Leaders in the Philippines Look to the U.S. in New Tech Transfer Initiatives
A new Tech Transfer bill that models the US system is under consideration in the Philippines, where only an estimated 10 percent of university-research output is being transferred into industries. The Technology Transfer Act borrows heavily from the US Bayh-Dole Act.
Philippine Senator Angara, co-sponsor of the Tech Transfer bill, recently expressed his views on the new bill: “As countries progress from agricultural economies to technological ones, it becomes crucial for them to accelerate research and development led by their universities. But more importantly, they must translate their technological findings into industrial development. This helps the country shift from a production-based to an innovation-based economy.” Click here to read more about Senator’s ideas to boost technology commercialization.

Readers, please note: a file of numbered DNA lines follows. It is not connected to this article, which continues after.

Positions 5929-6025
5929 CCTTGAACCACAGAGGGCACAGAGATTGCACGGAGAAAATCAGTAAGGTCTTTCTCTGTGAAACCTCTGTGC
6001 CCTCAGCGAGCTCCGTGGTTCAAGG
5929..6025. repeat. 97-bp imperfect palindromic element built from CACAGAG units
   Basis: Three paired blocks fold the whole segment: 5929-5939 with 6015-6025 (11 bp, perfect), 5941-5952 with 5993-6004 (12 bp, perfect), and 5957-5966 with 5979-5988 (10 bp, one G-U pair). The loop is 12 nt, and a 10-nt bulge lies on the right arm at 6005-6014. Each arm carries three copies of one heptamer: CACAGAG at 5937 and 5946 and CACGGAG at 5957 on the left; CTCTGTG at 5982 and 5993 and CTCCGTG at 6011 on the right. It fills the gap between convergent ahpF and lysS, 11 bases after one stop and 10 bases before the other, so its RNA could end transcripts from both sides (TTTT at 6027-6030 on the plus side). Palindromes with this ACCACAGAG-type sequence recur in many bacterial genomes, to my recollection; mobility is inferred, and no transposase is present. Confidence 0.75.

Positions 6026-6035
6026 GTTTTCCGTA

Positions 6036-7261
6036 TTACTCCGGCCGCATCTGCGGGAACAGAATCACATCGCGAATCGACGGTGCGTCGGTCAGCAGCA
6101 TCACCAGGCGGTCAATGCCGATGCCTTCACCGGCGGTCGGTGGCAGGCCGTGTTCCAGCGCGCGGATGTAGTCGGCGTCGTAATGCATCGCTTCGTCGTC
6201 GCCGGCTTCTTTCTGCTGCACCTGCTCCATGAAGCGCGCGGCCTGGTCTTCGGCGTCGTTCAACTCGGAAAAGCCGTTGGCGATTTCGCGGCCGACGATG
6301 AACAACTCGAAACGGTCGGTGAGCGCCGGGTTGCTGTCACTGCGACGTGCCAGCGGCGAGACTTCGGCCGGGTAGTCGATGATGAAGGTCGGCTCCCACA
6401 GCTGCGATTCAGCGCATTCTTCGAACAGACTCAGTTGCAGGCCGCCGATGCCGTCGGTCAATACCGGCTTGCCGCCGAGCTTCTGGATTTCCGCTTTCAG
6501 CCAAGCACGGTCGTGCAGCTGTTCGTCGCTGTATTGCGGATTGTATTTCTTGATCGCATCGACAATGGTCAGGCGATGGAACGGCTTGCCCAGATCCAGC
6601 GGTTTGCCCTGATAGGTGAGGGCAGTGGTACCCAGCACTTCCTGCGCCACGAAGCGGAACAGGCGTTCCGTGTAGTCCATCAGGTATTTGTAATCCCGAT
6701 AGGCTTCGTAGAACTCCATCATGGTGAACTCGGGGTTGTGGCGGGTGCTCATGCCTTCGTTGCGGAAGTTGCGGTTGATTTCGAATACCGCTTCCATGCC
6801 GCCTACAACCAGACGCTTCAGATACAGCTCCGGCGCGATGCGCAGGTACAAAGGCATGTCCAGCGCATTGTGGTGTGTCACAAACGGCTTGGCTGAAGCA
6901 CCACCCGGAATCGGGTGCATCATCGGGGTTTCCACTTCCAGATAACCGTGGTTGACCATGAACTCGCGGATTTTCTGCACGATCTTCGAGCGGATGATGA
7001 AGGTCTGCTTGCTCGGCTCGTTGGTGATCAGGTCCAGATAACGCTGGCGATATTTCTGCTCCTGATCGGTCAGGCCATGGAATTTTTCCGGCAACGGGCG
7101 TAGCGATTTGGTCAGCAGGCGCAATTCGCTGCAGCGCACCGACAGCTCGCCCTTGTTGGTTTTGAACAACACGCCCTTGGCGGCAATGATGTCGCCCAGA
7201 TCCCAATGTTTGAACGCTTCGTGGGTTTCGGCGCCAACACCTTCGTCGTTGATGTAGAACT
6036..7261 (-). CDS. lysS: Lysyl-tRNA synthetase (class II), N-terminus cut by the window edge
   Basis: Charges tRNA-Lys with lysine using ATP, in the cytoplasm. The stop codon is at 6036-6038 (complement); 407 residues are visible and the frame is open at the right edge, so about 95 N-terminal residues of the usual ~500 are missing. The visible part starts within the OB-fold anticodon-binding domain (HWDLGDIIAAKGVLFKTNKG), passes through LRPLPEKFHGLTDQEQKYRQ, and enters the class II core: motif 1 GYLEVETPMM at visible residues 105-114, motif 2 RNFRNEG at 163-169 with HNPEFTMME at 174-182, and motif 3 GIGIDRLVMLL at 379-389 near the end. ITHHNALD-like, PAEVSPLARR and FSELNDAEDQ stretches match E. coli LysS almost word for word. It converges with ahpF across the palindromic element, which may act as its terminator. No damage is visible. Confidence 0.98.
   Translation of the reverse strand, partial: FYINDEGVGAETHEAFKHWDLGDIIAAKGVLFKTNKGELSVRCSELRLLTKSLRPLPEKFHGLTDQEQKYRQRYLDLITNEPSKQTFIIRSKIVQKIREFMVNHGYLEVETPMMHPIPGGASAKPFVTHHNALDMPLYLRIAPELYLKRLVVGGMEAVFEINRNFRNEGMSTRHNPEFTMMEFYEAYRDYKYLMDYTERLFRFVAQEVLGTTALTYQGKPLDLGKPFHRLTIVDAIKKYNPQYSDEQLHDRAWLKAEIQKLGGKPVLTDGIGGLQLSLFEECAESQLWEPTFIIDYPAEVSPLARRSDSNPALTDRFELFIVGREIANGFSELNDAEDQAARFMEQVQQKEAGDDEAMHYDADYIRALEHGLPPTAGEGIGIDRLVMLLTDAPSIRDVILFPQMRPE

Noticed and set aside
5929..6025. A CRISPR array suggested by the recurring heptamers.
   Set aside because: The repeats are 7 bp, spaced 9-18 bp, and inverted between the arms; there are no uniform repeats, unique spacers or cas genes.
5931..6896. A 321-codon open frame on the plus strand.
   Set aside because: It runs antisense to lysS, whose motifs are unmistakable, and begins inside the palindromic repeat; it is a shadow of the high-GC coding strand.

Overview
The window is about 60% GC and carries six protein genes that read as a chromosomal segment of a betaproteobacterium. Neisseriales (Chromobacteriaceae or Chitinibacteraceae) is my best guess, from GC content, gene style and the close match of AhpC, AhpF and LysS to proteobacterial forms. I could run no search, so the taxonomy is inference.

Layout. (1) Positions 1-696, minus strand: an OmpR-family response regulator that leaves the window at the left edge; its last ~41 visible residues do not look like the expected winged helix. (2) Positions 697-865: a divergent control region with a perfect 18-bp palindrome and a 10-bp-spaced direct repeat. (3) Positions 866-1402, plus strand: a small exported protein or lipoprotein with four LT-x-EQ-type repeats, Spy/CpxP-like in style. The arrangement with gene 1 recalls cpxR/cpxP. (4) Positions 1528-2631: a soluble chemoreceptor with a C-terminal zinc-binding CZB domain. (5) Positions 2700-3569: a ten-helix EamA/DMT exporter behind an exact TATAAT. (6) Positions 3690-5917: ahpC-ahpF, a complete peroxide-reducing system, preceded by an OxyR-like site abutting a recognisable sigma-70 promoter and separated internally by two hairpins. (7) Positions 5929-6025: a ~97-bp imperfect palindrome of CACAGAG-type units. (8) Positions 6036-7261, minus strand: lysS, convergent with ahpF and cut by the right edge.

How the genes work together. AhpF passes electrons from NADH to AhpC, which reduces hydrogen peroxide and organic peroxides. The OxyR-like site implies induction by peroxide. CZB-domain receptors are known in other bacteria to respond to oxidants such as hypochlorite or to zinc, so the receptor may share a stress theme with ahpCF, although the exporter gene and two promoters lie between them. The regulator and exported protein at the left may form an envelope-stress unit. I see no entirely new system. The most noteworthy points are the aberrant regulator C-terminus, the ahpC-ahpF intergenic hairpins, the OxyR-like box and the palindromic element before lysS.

We hope the Philippines will consider what Bayh-Dole Act left out as well. When the U.S. Congress passed the Act over thirty years ago, the intention behind granting universities the rights to the intellectual property they develop with government funds was to encourage universities to commercialize innovations. To fulfill this promise, most research universities centralized their commercialization activities in technology transfer offices (TTOS). Faculty members were then required to disclose their inventions to the TTO and to pursue commercialization opportunities through this office. While the number of innovations taken to the market increased dramatically, a lot potential has been left untapped primarily as a result of a narrow focus on licensing patents and bureaucratic slowness. Lesa Mitchell and others at the Kauffman Foundation have studied this issue in detail and have proposed ways to unleash more of the universities’ entrepreneurial capabilities. For research on this issue, click here.